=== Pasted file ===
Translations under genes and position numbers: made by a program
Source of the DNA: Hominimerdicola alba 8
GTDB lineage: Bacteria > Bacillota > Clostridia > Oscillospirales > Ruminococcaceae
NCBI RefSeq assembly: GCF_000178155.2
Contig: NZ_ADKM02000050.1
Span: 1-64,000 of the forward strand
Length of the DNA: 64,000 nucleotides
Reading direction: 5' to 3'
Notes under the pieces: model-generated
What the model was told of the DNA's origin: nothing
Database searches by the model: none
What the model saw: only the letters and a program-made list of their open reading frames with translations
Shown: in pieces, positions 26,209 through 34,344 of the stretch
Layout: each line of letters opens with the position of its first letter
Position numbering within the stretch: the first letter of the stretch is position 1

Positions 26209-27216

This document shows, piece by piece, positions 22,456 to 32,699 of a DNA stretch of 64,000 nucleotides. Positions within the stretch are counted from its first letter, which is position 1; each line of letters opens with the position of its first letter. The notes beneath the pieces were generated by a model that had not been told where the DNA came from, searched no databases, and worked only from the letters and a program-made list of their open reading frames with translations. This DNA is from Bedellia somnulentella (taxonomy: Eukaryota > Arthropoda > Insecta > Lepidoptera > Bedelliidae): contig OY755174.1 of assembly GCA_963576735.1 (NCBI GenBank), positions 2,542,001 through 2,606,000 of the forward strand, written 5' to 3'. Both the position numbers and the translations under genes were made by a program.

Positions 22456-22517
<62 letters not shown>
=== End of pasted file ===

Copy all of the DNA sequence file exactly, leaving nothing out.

Translations under genes and position numbers: made by a program
Source of the DNA: Hominimerdicola alba 8
GTDB lineage: Bacteria > Bacillota > Clostridia > Oscillospirales > Ruminococcaceae
NCBI RefSeq assembly: GCF_000178155.2
Contig: NZ_ADKM02000050.1
Span: 1-64,000 of the forward strand
Length of the DNA: 64,000 nucleotides
Reading direction: 5' to 3'
Notes under the pieces: model-generated
What the model was told of the DNA's origin: nothing
Database searches by the model: none
What the model saw: only the letters and a program-made list of their open reading frames with translations
Shown: in pieces, positions 26,209 through 34,344 of the stretch
Layout: each line of letters opens with the position of its first letter
Position numbering within the stretch: the first letter of the stretch is position 1

Positions 26209-27216

This document shows, piece by piece, positions 22,456 to 32,699 of a DNA stretch of 64,000 nucleotides. Positions within the stretch are counted from its first letter, which is position 1; each line of letters opens with the position of its first letter. The notes beneath the pieces were generated by a model that had not been told where the DNA came from, searched no databases, and worked only from the letters and a program-made list of their open reading frames with translations. This DNA is from Bedellia somnulentella (taxonomy: Eukaryota > Arthropoda > Insecta > Lepidoptera > Bedelliidae): contig OY755174.1 of assembly GCA_963576735.1 (NCBI GenBank), positions 2,542,001 through 2,606,000 of the forward strand, written 5' to 3'. Both the position numbers and the translations under genes were made by a program.

Positions 22456-22517
<62 letters not shown>